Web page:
MAS-led task force reviewing how to apportion liability for online scams: Desmond Tan

Officers at the Singapore Police Force's Anti-Scam Centre.
Officers at the Singapore Police Force's Anti-Scam Centre.PHOTO: ST FILE

SINGAPORE - A task force led by Singapore's central bank is reviewing how to apportion the liability of a fraudulent online transaction between affected consumers and financial firms, said the Minister of State for Home Affairs Desmond Tan.

The Monetary Authority of Singapore (MAS) has set up a task force with representatives from banks and key payment players to review practices that the financial industry can put in place to better protect consumers against scams and fraudulent transactions, he said on Thursday (July 8).

"This review will aim to provide fair, clear and consistent approaches for liability apportionment for fraudulent payment transactions," said Mr Tan at the Association of Banks in Singapore's (ABS) virtual Financial Crime Seminar.

Mr Tan, who also chairs the Inter-Ministry Committee on Scams (IMCS), said Singapore continues to see a significant rise in the number of scams.

Last year, more than 15,000 cases of scams, involving around $200 million of losses, were reported to the police - a 65 per cent increase from 2019.

To prevent bank customers from falling prey to scams, IMCS has worked closely with the ABS anti-scam task force, Mr Tan said.

For example, to fend off scammers' attempts to use various ruses and induce victims to share their one-time passwords (OTPs), ABS has been working with banks to include warning messages in their OTP messages and to enhance OTP verification processes through the use of digital tokens, he said.

IMCS and ABS are also working closely with banks to train their front-line staff to spot and disrupt scams.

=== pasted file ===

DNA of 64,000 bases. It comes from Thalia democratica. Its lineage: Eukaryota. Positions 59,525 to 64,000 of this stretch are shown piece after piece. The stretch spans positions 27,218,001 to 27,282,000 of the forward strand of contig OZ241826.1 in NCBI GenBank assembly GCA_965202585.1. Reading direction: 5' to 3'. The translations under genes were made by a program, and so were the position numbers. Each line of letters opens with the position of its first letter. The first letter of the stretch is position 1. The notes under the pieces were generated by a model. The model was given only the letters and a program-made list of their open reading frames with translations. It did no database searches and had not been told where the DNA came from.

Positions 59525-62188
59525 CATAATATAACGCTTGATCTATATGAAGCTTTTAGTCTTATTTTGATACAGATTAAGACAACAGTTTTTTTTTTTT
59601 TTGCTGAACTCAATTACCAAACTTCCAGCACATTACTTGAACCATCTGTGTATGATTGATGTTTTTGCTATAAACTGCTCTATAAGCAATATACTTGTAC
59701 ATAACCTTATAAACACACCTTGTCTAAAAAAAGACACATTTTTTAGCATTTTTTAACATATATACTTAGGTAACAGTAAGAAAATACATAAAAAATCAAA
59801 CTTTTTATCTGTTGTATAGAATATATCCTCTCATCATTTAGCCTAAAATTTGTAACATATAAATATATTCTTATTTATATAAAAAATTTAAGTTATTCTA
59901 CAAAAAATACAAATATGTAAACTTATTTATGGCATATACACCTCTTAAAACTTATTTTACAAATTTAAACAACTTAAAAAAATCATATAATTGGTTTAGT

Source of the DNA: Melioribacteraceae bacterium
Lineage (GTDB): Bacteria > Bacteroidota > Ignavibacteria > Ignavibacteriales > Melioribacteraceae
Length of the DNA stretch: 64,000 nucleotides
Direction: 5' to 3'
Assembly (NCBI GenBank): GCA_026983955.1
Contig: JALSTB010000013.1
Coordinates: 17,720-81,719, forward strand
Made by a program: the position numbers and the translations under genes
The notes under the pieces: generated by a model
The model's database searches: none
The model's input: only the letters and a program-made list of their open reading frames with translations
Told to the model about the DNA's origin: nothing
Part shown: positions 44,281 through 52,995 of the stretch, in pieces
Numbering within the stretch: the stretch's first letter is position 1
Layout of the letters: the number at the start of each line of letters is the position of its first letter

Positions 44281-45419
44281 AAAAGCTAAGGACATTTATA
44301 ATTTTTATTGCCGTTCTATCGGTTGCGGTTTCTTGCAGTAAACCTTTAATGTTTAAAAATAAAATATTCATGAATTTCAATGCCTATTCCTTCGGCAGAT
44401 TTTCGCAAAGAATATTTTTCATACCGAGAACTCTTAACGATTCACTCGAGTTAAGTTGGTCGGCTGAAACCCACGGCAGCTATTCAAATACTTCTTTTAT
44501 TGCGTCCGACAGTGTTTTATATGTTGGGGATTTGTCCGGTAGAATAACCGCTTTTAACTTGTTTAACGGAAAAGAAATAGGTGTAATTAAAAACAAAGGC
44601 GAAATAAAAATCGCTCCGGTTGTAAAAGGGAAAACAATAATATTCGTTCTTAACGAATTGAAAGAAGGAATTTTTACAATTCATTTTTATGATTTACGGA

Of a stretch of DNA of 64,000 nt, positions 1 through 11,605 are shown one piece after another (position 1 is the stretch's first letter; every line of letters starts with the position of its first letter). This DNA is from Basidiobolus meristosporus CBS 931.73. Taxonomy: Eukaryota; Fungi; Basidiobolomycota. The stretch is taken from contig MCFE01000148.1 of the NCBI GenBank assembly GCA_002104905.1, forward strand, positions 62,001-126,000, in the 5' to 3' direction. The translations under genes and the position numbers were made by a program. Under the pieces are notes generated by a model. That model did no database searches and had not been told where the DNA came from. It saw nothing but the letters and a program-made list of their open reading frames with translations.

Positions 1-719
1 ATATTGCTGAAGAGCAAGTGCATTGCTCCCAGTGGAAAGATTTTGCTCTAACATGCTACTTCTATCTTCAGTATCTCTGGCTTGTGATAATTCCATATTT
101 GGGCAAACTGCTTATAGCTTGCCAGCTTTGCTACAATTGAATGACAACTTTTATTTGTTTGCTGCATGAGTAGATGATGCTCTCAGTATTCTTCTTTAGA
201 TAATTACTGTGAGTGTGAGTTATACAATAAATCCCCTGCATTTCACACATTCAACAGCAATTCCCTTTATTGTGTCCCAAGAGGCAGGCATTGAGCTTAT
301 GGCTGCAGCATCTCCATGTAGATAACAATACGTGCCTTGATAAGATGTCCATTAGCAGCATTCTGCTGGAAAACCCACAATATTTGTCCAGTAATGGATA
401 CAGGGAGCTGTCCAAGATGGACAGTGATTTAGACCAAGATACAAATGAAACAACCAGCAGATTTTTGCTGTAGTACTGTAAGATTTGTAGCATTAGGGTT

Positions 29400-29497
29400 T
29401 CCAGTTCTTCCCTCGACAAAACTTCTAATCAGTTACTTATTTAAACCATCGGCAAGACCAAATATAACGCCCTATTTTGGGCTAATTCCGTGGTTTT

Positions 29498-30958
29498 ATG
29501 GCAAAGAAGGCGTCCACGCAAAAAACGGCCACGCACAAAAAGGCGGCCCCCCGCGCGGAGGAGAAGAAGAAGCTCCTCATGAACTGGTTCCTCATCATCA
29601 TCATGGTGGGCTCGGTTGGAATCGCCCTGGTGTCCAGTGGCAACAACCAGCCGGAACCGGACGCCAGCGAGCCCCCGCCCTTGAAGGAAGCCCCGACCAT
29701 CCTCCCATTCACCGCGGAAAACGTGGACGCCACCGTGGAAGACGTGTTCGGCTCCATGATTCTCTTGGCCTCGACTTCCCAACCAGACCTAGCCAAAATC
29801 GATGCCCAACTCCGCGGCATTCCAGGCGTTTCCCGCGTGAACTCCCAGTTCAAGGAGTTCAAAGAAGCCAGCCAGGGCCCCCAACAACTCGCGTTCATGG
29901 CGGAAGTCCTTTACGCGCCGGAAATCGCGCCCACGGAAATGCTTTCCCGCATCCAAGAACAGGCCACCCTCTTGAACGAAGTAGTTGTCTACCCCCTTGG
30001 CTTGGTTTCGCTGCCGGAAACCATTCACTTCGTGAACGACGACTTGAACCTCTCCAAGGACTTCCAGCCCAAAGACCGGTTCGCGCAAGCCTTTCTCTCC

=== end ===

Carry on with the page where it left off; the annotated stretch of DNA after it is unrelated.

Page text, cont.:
Last year, front-line staff at banks intercepted 76 scam cases involving about $3 million in total, Mr Tan said.

To recover the losses of those who fall prey to scams, initiatives such as Project Frontier was launched as a collaboration between the Singapore Police Force's Anti-Scam Centre and more than 30 financial institutions, online marketplaces and telecommunication service providers.

The project helps in swift interception of illicit proceeds from scams and facilitates fund recovery to the victims.

"Last year, more than $57 million in scam proceeds were recovered," Mr Tan said.

Singapore is also taking the initiative to disrupt the activities of money mules, who are an essential part of the modus operandi of scammers.

Another focus area for the Home Ministry is Singapore's anti-money laundering (AML) efforts and combating the financing of terrorism (CFT) and proliferation financing - the provision of funds or financial services in contravention of national laws or international obligations.

The AML/CFT Industry Partnership (ACIP), a public-private partnership, has served as an important platform for MAS, the Singapore Police Force's Commercial Affairs Department and the financial industry to collectively address money laundering, terrorism financing and proliferation, the minister said.

The ACIP is planning efforts to more quickly and comprehensively inform the industry of the latest best practices and threats, including those outside ACIP jurisdiction.

ACIP is also planning to establish a new working group for the Government and the industry to monitor emerging risk areas and looking at more ways to support the industry's efforts to enhance its data and analytics capabilities.

"But we know the ACIP cannot do all this alone and I hope all industry members here today can step forward and contribute to ACIP where possible, so that we can collectively better protect ourselves from financial crime," Mr Tan said.

He said increased collaboration between the Government and the industry is critical to fight these crimes and preserve Singapore's standing as a secure and reliable financial hub.

Experts believe the ongoing Covid-19 pandemic has also exacerbated the situation, increasing the opportunity for scams and wrongdoings as companies and individuals shift to online platforms amid the mobility curbs and work-from-home arrangements.

"Pandemic or not, financial crimes and scams continue to evolve and we need to up our game to protect our system and to maintain our reputation as a safe and trusted financial centre," said Mr Tan.